Trainees have a rough seat plan mapped out for them before they start. “You tell them what you want your rotations to look like and then HR talks to everyone and comes up with a plan for each seat for the two years,” sources explained. “You have catch-ups in every seat in case your views have changed.” While sources acknowledged that “it doesn’t always work,”the consensus was that “HR is able to accommodate nearly everyone’s ideal choices.” Sources explained that seat choices“typically comprise employment, commercial, corporate, contentious IP, data privacy and dispute resolution. There is an option to do immigration and/or real estate, but you have to say you’d like to do either of those seats.” In addition, there are client secondments available to interested trainees.
While none of the seats are compulsory, trainees are likely to sit in the firm’s largest department: employment. Here the firm recently represented Citadel during a dispute that concerned the alleged misuse of highly valuable confidential information and trade secrets by a former employee. “There’s big variety in the work,” sources told us. From High Court litigation all the way through to “investigations: the firm is becoming quite strong in these,” one source noted. “It’s a good thing to get involved in them if you can.” The department also does a lot of advisory work on the likes of “how to go about making a redundancy, for example.” On the client list you’ll find magic circle firm Freshfields Bruckhaus Deringer, along with Deliveroo, Ford and Accenture. There are many media companies and some start-ups on the client roster too. “We work for really huge clients, but sort of under the radar,” an interviewee commented. “People don’t necessarily associate Lewis Silkin with these clients.” Sources felt they got “pretty high exposure early on,” with this one stating plainly: “I don’t feel like a dogsbody.” That said, interviewees did acknowledge having “to do bundles, because you’re at that level, but the level of responsibility goes up quickly.” Another trainee highlighted more substantive responsibility “drafting grounds of resistance or settlement agreements – if a client calls up, I can speak with them too.”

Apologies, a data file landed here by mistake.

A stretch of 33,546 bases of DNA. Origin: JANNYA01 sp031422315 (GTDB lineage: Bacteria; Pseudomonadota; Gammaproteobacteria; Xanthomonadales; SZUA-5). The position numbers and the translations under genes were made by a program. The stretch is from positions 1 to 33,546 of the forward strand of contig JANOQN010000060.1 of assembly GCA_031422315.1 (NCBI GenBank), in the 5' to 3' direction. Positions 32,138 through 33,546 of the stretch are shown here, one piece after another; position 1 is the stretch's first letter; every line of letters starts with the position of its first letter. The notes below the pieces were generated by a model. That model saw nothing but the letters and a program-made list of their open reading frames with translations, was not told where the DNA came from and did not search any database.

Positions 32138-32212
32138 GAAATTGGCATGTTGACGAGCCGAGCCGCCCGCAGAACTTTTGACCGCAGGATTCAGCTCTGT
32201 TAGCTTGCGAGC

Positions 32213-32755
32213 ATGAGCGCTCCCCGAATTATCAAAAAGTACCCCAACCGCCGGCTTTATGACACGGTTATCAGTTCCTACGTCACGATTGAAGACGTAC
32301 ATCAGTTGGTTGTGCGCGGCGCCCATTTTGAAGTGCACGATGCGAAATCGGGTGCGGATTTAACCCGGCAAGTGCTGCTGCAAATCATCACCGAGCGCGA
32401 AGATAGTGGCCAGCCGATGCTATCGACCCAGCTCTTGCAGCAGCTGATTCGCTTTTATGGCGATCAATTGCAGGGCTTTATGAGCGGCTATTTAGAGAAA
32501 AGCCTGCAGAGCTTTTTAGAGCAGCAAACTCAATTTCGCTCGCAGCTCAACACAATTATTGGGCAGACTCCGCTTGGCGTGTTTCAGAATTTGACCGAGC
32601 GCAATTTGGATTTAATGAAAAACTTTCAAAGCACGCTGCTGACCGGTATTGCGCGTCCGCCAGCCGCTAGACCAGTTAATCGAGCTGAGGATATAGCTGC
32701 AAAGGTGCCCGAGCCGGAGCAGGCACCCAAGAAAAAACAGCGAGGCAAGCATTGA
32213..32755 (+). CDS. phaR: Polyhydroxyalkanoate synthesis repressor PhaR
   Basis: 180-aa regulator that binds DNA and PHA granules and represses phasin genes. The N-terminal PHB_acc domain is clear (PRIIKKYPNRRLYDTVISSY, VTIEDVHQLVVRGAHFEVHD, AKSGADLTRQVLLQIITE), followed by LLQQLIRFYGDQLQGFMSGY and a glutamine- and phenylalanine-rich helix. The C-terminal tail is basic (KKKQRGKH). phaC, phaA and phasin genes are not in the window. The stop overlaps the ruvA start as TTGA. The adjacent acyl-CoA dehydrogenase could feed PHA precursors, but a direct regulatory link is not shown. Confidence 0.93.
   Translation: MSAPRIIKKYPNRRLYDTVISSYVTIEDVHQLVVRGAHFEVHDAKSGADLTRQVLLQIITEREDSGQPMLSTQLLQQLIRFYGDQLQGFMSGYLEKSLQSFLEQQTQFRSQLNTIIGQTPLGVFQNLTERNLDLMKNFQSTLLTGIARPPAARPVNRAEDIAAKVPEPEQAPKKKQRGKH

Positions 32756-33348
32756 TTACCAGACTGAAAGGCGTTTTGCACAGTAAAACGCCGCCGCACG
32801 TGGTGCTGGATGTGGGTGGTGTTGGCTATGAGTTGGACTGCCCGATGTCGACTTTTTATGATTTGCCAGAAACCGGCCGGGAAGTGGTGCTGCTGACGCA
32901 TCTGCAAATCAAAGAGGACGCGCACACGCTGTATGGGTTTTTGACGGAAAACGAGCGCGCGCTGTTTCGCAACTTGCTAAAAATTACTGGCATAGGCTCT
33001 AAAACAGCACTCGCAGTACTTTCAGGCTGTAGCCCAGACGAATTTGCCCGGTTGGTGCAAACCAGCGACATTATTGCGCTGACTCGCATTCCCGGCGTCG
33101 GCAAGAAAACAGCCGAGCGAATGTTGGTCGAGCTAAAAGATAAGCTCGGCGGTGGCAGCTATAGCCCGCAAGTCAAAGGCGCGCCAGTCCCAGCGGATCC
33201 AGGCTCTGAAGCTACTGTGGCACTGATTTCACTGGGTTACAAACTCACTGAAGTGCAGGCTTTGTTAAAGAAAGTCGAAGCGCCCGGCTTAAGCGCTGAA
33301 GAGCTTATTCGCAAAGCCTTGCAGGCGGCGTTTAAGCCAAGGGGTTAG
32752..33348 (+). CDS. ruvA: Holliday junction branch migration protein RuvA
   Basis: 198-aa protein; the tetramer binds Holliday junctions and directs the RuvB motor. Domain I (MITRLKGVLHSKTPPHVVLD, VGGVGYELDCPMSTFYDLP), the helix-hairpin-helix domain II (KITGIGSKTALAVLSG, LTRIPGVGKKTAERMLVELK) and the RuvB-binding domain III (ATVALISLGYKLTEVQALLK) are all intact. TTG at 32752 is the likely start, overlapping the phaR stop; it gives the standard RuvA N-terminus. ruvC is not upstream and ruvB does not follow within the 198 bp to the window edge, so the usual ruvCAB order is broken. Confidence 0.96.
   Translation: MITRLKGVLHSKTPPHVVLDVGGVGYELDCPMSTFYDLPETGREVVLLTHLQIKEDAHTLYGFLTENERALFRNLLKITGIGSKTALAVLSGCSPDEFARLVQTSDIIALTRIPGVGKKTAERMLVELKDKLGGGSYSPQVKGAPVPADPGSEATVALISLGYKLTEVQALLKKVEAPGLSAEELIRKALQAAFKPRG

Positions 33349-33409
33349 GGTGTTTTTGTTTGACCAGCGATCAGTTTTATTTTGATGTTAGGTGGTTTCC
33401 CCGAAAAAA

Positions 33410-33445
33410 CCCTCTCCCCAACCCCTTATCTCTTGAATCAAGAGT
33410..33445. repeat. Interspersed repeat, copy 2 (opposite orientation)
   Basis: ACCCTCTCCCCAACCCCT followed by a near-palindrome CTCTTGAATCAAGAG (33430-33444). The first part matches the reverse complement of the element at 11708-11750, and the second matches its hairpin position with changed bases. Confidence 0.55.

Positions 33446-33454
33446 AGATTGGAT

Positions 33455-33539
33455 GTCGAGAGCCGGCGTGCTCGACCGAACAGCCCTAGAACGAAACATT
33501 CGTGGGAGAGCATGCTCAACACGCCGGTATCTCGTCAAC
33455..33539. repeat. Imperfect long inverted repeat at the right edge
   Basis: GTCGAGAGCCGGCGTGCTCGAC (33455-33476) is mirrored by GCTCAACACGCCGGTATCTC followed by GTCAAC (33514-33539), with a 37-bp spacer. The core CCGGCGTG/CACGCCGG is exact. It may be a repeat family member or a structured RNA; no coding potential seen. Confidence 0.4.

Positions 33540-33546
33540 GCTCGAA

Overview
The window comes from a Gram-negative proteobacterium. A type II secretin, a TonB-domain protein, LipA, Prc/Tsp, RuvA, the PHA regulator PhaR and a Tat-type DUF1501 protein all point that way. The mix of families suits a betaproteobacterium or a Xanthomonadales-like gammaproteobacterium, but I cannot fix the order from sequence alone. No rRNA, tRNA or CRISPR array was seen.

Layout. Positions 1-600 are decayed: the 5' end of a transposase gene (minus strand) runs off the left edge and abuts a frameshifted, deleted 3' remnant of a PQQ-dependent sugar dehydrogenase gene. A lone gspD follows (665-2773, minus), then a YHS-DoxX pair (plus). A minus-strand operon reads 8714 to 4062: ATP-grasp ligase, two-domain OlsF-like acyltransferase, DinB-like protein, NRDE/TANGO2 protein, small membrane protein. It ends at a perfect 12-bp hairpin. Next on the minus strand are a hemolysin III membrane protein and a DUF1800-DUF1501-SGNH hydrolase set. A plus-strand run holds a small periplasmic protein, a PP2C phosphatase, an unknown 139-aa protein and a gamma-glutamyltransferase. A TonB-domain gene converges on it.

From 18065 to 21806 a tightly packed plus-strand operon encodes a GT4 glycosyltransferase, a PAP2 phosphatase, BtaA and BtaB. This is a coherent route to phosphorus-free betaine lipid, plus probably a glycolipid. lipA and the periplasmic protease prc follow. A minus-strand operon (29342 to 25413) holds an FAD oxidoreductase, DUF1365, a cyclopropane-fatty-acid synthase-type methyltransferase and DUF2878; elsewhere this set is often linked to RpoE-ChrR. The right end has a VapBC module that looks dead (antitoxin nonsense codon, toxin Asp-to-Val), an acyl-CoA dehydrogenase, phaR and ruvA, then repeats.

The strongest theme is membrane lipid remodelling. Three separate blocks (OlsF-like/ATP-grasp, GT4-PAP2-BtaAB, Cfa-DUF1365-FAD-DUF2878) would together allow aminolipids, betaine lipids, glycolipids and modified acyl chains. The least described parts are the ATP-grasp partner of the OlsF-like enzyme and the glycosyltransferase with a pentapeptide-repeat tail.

“I’ve drafted IP licences for artists I listen to myself!”
The firm’s other large department, media & entertainment, works for traditional companies in this area as well as with the ‘disrupters’ in the industry who come bearing new tech and ways of providing services. For our boastful sources, a seat here meant “working with major music names,” like Sony Music. The firm also deals with those operating in the live entertainment space, like concert organisers and theatre producers. In the publishing sector, the firm works with newspapers like The New York Times and several magazine and book publishers. Lewis Silkin also does gaming and social media work (for Facebook and Snapchat, for example); has a strong advertising and marketing arm, where it deals with regulatory matters as well as litigation when required; and handles film and TV work, which involves advising clients on content creation, contracts, financing, and IP-related issues among other areas. For some of our sources, this meant “drafting IP licences for artists I listen to myself!” From the surreal to the real, trainees’ media & entertainment work often meant “spending a lot of time drafting and conducting a variety of research tasks.”